A screening and talk series celebrating the achievements of women in cinema.
As we enter summer, with increasing ambiguity, I can't help but think of Eric Rohmer's Le Rayon Vert and the existential dread that's beautifully portrayed by Sophie Maintigneux's 16mm cinematography. The film follows a Parisian secretary who finds herself lost and drifting between summer plans she banefully can't commit to, searching for purpose and escape from her self-imposed solitude which isolates and defines her. The last scene where we witness the optical phenomena that happen around the moment of sunset or sunrise, "the green ray" is probably one of my favorite scenes in cinema, one that haunts and calms at the same time.
When it comes to Haneke, what seems to remain with me over the years are the moments that drag on beyond comfort, or the blunt cuts or harsh sounds that play off-screen. I was pleased to find out that Nadine Muse was partially responsible for this. Winner of multiple Césars for sound editing as well as the European Film Award for best editor, Nadine has had a prolific career bringing auteur vision to life. A recurrent collaborator of Haneke’s, Nadine…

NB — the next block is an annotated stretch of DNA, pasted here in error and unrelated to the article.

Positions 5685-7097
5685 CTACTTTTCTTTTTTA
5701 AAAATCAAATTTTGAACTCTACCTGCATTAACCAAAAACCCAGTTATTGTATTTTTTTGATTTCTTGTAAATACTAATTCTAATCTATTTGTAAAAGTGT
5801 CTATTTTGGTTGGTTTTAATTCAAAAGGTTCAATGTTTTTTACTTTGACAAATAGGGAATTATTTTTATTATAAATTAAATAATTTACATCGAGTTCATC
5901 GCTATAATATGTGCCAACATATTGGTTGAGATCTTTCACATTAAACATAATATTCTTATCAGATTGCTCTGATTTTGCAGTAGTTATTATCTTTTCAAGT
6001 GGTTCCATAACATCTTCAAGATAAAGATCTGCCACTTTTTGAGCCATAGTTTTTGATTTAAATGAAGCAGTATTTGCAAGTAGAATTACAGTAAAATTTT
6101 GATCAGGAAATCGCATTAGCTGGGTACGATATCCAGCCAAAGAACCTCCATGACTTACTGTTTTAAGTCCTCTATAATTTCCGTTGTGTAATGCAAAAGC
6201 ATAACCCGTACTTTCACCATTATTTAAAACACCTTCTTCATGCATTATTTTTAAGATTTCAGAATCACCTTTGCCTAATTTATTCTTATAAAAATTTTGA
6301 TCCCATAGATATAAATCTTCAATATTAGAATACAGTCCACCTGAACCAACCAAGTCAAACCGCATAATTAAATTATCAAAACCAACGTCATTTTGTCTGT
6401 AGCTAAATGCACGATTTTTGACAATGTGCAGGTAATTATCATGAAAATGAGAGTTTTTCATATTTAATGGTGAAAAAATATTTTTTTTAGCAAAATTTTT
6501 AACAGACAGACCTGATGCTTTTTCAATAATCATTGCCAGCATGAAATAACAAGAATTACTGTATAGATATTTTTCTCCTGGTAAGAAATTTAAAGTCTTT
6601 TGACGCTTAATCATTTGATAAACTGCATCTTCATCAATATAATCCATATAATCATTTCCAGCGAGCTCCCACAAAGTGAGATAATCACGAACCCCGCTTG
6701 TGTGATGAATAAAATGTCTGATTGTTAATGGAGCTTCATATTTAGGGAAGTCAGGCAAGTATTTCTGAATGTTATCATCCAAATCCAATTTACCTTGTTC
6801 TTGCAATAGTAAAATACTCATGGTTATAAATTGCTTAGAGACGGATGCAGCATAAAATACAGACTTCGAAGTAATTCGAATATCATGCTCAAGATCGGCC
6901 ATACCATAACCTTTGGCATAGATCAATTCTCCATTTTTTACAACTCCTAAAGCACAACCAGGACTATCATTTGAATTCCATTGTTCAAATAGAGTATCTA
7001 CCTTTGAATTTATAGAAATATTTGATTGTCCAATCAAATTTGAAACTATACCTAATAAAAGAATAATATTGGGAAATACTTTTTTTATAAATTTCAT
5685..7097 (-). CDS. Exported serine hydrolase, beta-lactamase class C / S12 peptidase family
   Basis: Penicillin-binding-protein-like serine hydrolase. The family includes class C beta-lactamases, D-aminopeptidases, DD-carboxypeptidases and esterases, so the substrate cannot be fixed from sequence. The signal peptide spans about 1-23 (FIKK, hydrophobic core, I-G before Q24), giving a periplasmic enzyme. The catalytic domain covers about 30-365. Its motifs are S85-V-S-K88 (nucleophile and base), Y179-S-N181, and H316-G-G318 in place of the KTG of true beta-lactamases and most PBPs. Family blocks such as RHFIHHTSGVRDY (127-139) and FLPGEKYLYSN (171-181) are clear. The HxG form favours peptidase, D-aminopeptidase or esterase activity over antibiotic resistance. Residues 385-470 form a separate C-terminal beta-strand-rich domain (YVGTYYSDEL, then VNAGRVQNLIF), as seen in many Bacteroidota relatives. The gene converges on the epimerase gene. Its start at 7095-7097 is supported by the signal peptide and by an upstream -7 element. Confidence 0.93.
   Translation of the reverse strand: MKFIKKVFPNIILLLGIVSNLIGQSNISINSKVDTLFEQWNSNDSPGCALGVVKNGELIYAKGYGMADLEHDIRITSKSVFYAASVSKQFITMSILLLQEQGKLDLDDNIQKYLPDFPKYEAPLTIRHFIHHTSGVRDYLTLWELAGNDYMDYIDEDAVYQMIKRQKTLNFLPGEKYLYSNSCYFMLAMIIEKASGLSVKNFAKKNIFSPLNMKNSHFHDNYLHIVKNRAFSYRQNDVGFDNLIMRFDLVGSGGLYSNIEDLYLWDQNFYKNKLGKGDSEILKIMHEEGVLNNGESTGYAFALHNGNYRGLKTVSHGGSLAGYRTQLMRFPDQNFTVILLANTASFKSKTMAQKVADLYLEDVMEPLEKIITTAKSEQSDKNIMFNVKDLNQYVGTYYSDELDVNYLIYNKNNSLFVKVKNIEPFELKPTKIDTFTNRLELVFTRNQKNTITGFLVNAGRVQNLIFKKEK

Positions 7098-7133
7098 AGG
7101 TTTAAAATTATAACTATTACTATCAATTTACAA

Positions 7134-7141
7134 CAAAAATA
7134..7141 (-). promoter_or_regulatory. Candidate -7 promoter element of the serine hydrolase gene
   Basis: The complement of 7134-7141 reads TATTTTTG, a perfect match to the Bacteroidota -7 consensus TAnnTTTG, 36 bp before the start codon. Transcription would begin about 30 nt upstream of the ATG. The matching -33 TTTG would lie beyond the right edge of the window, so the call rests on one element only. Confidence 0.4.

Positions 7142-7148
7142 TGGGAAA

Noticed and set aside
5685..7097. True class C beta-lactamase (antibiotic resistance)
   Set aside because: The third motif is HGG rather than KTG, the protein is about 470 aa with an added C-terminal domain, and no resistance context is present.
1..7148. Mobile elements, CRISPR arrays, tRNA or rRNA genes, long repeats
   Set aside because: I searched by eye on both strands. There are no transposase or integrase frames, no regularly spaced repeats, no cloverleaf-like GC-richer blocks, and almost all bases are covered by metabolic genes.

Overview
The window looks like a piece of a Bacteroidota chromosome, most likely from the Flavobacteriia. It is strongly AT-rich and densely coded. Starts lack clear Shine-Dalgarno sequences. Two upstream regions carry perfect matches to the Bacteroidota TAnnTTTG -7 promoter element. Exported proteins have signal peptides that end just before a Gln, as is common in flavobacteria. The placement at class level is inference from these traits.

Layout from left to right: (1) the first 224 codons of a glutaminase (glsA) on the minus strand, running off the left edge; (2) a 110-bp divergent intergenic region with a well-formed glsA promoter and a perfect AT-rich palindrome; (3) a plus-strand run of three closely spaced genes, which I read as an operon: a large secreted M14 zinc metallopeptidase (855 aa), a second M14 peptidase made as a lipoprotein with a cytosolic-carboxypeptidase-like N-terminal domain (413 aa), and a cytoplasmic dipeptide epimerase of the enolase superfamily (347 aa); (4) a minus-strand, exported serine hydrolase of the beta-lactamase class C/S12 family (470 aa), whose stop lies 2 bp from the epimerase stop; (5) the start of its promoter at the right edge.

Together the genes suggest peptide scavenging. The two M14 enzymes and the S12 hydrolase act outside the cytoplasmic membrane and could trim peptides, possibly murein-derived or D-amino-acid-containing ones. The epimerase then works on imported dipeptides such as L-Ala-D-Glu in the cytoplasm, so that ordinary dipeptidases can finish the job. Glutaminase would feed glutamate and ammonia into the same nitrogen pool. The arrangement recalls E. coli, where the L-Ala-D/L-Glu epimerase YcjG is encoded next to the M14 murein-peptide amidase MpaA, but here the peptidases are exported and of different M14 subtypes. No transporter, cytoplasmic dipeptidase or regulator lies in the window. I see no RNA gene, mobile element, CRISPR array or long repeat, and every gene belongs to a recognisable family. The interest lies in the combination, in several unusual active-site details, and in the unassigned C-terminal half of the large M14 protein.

I know this is an intense adjective to put to a film and should be used sparingly - but this film is a masterpiece. Every shot is so thoughtfully framed and perfectly captures the mood of the arc as the story and relationships progress. The acting is also perfect and it’s so fun watching a young Huppert.
Nor the stills or trailer do justice to this highly immersive documentary that follows a nocturnal commercial fishing trip in the North Atlantic. A refreshing contrast to contemporary documentaries that often rely on gimmicks to keep your attention. As someone that struggles with experimental cinema (purely from an attention standpoint), Leviathan captured me in a way that I hadn’t been in years - as if I was uncomfortably watching the remnants of my own scattered memories of a reality that wasn’t mine.